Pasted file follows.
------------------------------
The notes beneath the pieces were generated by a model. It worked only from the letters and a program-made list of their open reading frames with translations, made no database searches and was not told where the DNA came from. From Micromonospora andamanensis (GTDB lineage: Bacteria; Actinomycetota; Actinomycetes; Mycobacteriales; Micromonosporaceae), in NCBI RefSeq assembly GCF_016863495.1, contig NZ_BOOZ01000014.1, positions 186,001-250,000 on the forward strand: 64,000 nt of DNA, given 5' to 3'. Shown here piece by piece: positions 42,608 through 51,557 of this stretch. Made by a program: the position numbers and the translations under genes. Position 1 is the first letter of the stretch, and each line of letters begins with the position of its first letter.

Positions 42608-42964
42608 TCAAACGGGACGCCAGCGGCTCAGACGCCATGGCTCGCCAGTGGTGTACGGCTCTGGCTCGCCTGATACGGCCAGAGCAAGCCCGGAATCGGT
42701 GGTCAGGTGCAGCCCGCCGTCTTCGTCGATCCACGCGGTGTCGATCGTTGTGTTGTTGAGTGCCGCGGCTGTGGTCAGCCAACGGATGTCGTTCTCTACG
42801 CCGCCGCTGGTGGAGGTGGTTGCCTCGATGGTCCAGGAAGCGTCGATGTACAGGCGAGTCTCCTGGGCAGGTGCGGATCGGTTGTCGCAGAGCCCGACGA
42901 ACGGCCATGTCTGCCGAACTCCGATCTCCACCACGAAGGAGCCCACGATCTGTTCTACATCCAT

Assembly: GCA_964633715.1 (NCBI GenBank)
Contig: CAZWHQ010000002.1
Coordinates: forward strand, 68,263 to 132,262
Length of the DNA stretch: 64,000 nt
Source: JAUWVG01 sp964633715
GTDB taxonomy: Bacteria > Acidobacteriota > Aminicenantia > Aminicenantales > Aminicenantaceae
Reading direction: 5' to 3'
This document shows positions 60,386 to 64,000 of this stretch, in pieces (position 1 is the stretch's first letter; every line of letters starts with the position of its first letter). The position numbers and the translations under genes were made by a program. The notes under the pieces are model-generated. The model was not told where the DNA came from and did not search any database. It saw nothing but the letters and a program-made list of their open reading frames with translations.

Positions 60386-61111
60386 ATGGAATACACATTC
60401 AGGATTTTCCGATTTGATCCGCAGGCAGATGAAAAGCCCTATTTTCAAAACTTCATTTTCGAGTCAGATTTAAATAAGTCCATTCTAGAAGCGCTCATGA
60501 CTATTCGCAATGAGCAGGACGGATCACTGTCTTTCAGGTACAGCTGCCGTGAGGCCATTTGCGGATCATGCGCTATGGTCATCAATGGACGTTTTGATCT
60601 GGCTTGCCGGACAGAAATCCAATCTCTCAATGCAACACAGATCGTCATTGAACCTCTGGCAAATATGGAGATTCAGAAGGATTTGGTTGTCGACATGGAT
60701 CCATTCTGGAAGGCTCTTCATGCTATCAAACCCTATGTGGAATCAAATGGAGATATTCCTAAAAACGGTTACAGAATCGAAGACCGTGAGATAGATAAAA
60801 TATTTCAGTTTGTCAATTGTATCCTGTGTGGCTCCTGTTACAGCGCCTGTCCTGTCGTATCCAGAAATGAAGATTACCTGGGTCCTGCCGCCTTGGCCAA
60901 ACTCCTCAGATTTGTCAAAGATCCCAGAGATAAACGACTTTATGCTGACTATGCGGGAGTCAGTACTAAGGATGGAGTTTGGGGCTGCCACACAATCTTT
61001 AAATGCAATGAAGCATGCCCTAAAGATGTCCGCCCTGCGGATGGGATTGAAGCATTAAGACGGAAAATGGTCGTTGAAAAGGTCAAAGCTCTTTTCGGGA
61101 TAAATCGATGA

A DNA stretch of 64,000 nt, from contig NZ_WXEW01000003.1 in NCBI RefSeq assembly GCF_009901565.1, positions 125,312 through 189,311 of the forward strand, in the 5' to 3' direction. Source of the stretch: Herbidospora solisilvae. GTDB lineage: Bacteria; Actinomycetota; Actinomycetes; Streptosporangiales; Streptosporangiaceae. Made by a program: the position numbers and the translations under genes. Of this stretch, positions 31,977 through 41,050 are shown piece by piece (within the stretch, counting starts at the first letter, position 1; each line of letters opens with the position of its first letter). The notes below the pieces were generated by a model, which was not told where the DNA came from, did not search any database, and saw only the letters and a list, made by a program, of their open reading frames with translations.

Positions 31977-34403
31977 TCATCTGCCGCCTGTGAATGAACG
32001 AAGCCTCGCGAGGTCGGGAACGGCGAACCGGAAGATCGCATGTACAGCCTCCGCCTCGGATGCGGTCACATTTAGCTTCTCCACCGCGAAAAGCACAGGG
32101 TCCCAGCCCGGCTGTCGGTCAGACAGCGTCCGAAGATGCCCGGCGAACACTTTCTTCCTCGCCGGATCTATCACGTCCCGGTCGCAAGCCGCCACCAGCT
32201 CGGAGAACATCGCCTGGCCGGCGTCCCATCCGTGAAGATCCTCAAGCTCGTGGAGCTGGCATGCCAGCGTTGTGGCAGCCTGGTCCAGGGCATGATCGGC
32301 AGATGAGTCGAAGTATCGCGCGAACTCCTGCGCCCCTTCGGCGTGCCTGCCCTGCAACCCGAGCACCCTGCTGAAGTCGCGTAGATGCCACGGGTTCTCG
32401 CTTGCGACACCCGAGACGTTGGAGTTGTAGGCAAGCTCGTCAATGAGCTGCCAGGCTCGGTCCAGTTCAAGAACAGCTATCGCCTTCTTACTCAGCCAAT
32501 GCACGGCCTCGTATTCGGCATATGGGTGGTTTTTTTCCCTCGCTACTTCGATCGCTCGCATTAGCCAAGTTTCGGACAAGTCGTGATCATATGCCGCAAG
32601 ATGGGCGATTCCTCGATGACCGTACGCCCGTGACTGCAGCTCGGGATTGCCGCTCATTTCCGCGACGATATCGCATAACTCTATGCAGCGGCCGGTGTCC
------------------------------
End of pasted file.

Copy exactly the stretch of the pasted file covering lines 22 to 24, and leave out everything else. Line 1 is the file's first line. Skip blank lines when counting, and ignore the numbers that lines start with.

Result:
60901 ACTCCTCAGATTTGTCAAAGATCCCAGAGATAAACGACTTTATGCTGACTATGCGGGAGTCAGTACTAAGGATGGAGTTTGGGGCTGCCACACAATCTTT
61001 AAATGCAATGAAGCATGCCCTAAAGATGTCCGCCCTGCGGATGGGATTGAAGCATTAAGACGGAAAATGGTCGTTGAAAAGGTCAAAGCTCTTTTCGGGA
61101 TAAATCGATGA